The emission of silver and zinc to the aqueous environment (rain, fog, dew) from polymer solar cells installed outdoors is presented. Studies included pristine solar cells and solar cells subjected to mechanical damage under natural weather conditions in Denmark. We find the emission of silver and zinc to the environment through precipitated water for damaged solar cells, and also observed failure and emission from an initially undamaged device in an experiment that endured for 6 months. In the case of the damaged cells, we found that the drinking water limits for Ag were only exceeded on a few single days. We also progressed our studies to include end-of-life management. To assess the implications of improper practices (uncontrolled disposal, landfilling) at the end-of-life, we buried different OPV types in intact and damaged forms in soil columns. In the case of high Ag emission (shredded cells), the potential for migration was confirmed, even though the soil was found to exhibit sequestration of silver. We conclude that recycling of Ag at the end-of-life is mandatory from an environmental point of view.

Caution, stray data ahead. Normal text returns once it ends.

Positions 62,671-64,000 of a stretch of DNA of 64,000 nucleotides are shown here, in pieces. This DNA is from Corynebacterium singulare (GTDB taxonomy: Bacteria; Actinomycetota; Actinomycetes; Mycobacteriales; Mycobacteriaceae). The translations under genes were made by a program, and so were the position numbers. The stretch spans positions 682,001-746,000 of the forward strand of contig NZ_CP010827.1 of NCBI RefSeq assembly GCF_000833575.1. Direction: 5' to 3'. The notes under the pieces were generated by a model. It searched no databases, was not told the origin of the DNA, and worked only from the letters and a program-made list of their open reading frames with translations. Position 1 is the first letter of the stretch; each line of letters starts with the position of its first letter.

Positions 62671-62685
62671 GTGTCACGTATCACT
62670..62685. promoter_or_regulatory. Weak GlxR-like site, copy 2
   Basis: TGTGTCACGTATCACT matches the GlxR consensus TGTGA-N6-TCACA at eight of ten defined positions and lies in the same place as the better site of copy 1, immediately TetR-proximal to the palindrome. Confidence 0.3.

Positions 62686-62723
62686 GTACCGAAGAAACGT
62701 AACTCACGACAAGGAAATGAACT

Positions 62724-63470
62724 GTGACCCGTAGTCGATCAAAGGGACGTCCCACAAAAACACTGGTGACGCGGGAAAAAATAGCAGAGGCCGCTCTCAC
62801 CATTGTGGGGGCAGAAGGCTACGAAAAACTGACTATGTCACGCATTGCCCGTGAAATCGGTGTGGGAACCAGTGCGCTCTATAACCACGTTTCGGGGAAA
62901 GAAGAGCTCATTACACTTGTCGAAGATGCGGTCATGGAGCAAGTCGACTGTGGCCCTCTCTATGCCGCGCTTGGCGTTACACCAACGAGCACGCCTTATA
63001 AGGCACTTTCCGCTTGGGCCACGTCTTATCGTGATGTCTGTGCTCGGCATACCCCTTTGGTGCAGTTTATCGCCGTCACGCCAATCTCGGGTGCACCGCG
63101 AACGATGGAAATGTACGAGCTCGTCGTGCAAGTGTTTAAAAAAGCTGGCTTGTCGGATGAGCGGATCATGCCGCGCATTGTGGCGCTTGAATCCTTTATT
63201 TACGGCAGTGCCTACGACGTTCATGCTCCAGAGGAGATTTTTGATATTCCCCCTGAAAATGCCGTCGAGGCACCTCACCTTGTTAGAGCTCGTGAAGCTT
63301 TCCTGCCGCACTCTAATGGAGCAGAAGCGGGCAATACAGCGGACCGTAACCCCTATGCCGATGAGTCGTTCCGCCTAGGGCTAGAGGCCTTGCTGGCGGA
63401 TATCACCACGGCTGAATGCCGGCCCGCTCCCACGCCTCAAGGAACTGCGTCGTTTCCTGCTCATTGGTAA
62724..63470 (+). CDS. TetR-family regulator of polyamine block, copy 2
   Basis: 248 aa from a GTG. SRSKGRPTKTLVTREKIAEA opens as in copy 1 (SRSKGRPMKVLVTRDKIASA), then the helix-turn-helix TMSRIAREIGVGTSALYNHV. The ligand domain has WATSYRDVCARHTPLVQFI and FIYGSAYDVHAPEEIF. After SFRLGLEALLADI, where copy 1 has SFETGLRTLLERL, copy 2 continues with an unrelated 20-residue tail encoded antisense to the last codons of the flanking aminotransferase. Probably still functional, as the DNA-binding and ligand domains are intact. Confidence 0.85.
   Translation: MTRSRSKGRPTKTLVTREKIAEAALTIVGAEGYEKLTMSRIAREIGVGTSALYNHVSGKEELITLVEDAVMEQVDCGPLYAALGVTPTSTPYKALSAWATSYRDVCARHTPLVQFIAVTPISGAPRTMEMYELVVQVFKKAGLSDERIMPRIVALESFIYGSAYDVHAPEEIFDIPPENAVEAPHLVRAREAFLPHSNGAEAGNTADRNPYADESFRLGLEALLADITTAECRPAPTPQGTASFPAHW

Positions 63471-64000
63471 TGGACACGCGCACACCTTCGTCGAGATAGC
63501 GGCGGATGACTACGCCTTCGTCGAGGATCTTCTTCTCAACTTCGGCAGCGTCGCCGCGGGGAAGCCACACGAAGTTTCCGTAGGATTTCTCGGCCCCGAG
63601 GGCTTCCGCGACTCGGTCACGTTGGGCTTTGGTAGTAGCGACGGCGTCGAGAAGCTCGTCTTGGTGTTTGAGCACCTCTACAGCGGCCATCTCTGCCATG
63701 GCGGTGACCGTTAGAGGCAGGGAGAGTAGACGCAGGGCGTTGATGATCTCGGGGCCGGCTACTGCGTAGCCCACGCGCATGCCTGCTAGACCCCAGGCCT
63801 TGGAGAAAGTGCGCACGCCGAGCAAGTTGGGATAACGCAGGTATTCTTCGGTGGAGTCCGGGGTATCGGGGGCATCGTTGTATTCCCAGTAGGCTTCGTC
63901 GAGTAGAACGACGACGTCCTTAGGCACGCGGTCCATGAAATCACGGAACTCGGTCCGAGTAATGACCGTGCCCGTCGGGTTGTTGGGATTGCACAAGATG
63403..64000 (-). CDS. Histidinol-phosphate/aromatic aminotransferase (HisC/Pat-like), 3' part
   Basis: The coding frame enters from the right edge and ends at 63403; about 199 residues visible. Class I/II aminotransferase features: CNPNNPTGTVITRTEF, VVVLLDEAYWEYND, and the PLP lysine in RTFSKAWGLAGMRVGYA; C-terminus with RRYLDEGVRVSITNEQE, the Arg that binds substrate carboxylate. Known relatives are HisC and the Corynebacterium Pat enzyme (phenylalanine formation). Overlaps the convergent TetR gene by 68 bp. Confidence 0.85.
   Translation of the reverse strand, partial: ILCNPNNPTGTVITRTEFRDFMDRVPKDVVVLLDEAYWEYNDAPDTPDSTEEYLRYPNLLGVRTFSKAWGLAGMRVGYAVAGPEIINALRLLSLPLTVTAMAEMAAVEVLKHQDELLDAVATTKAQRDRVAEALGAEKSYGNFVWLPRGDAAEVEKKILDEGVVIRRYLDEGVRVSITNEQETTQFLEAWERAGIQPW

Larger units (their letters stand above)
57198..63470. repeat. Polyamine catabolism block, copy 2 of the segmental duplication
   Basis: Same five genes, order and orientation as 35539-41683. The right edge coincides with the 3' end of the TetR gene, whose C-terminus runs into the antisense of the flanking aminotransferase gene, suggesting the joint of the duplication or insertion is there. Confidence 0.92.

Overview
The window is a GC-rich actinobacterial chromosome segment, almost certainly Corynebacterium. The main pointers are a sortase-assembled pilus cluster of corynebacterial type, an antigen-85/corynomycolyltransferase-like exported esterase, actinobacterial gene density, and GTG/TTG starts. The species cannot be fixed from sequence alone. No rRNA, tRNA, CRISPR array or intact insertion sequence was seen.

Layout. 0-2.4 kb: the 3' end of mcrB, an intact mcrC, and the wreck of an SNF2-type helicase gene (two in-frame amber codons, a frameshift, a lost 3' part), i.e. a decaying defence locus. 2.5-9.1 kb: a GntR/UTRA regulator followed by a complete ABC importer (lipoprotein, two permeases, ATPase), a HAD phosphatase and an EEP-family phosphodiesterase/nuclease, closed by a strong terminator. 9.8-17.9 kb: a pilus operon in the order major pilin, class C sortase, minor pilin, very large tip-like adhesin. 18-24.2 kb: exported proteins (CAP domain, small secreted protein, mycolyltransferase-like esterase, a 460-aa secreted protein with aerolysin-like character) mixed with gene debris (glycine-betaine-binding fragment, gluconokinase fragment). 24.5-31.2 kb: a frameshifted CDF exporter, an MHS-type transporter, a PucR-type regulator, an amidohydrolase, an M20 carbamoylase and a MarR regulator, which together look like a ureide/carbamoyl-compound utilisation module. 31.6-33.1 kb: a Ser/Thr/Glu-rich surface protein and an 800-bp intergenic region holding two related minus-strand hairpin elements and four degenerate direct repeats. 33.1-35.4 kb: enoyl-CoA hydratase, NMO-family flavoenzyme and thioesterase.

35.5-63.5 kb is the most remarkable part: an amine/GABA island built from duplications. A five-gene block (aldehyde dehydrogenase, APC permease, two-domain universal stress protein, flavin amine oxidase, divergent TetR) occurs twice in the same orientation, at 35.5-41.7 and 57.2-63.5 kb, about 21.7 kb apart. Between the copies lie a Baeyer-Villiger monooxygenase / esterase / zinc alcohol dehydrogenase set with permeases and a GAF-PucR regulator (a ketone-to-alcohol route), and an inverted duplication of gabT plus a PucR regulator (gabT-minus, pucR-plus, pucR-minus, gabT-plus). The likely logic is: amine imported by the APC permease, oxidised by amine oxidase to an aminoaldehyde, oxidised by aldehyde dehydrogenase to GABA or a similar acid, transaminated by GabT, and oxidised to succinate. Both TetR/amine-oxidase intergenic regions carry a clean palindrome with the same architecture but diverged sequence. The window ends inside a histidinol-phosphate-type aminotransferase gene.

Bibliographical noteThis article is Open Access and licensed under a Creative Commons Attribution-NonCommercial 3.0 Unported Licence.
Espinosa Martinez, N., Zimmermann, Y-S., Benatto, G. A. D. R., Lenz, M., & Krebs, F. C. (2016). Outdoor fate and environmental impact of polymer solar cells through leaching and emission to rainwater and soil. Energy & Environmental Science, 9(5), 1674-1680. https://doi.org/10.1039/c6ee00578k